Gardening yields all sorts of benefits, and you don't need a gigantic yard to get great results. If you’ve ever wanted to give your green thumb a shot with fresh produce, here are four steps to growing your own food.
Step 1: Decide where you're going to plant
Consider your space: If you live in a condo or townhome—or just have less yard space and limited sun exposure—container gardening is a great alternative to planting directly into the ground. Depending on what you're planting, container gardens can be strictly indoors, on a patio or in a small yard.
Even if you have a sunny window, though, plants that require a lot of sunshine like tomatoes may not do well indoors. But smaller herbs and vegetables like basil, lavender, parsley, cilantro, peppers, scallions or lettuces can do really well.
If you have enough space and sun in your yard, you may want to consider a raised bed, which offers room for greater volume and variety. Plants that vine—like zucchinis and cucumbers—generally need a raised bed.
Other benefits of a raised bed? You don't have to worry as much about drainage or overwatering (containers can easily get overwatered), and even though you still have to add soil and fertilizer, a raised bed benefits from the natural soil below.
Pro tip: When picking a location for your bed, consider how much sun the spot gets. Different plants need different amounts of light (tomatoes need a lot, while lettuces and herbs need a mix of sun and shade). Keep in mind, the best hours for sun are usually between 10 am and 2 pm.
Step 2: Decide what you're going to plant
When deciding what to plant, start by learning your "zone." Search online—depending on where you live, your zone will determine what will do well in your area as well as the best times of year to plant. (If you're in the Northeast, for example, you won't plant the same things as early as somebody in Florida.)
Certain plants like kale, radishes, Brussels sprouts, broccoli and beets are more resistant to frost and less dependent on your zone.
Pro tip: What do you like to eat? What will you use most? If you're taking the time to grow your own food, but you aren't big on tomatoes or dill, don't plant them!
Step 3: Pick a planting method
When you grow your own food, you could start with seeds or plant "transplants."
Starting with seeds costs less but takes more time (and tender loving care). They're more delicate than starting with seedlings (aka transplants), which have already sprouted through the first stages of growth. Transplants are more expensive, but they're also more established—and you won't have as long to wait before your first yield.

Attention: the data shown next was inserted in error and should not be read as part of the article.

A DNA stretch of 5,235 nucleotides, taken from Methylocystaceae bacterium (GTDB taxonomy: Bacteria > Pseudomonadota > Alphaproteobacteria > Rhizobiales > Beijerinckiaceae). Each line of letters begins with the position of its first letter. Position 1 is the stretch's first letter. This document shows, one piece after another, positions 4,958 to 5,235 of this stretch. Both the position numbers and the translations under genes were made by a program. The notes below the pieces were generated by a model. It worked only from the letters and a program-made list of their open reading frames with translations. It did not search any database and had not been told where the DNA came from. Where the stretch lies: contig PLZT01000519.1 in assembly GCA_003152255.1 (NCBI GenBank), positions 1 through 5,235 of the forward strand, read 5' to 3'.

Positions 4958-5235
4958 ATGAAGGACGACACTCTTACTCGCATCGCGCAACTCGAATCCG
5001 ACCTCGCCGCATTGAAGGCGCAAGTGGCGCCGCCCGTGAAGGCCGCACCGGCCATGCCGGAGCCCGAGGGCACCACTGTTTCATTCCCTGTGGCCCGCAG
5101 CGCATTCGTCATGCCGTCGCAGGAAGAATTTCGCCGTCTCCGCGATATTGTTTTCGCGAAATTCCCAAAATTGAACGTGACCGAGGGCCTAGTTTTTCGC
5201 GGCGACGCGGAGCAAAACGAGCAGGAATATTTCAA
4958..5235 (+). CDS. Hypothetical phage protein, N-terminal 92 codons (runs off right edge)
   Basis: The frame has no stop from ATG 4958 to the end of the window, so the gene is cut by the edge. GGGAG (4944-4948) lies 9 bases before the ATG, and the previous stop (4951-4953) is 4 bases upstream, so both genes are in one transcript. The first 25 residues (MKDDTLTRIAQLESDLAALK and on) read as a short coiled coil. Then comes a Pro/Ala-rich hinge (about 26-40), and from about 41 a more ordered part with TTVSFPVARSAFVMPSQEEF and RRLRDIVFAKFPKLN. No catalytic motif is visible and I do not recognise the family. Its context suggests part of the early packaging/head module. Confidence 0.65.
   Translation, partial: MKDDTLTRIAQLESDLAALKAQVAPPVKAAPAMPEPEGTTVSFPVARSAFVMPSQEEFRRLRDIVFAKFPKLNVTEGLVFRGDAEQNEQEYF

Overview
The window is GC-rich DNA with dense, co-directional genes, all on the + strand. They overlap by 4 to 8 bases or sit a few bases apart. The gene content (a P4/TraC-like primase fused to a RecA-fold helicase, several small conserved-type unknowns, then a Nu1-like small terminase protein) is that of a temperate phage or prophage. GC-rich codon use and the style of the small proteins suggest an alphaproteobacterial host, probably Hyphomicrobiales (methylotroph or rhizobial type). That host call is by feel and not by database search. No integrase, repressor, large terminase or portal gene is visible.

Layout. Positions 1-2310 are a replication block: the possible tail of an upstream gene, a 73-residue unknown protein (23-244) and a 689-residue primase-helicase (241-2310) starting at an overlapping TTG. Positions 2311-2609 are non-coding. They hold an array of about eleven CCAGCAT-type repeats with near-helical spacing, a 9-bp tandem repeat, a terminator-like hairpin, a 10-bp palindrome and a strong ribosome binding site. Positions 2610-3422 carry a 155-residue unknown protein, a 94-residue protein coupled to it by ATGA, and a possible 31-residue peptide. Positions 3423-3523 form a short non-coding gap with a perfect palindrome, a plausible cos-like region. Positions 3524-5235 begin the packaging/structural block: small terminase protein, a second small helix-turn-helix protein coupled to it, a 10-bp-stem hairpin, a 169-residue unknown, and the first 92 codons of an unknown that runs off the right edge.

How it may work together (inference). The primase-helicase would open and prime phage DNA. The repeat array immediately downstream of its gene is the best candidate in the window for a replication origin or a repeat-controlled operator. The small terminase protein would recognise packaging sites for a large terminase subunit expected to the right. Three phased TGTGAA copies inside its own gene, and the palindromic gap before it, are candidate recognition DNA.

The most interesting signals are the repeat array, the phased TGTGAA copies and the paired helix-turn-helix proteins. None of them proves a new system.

Some plants are naturally heartier as seeds—you'll have better luck with lettuces, okra or corn. Tomatoes, on the other hand, can be finicky, and you may have better results starting them as transplants.
Pro tip: If you're in a zone with shorter time between frosts, don't start long-season plants from seed. Start with a transplant because you'll have a limited amount of time.
Step 4: Make it grow (with water, fertilizer, and weed and pest control)
Once you've planted, maintaining a good watering schedule is rule No. 1. Watering when it's cool is better than watering in peak sunlight because you lose less water to evaporation. Watering when it's too hot also runs the risk of "burning" the plants' leaves. Different plants need different amounts of water, so do a little research to get to know your plants.
You'll add fertilizer when you first plant, but continually adding fertilizer can help replenish nutrients plants lose over time—just like replenishing vitamins in your body. Most plants will benefit from additional fertilizer every three to four weeks (even indoor container plants).
Weeds can wreak havoc in a raised bed and ultimately kill your plants. Be sure to regularly weed your outdoor gardens to allow your produce the chance to grow.
When you grow your own food, pests are also inevitable—especially with raised beds. Not only can you face bugs, but your garden may attract rabbits, deer and birds. Like your plants, every pest is different. Fences will help keep rabbits and deer out, while nets can keep birds away. For insects, you can buy over-the-counter pesticides but be mindful that the goal is to eat what you grow (so don't use something you're not comfortable ingesting).
Pro tip: Marigolds ward off all types of bugs. You can make natural insect repellents yourself, too. For example, a combination of water, vinegar, garlic and chili powder is a good natural alternative you can spray once or twice a week on any outdoor or indoor plants.
Above all, successful gardening is about trial and error. Know you're not always going to succeed on your first try and you may find you're better with certain vegetables than others. But now you have the know-how, so get out there and give that green thumb a shot.
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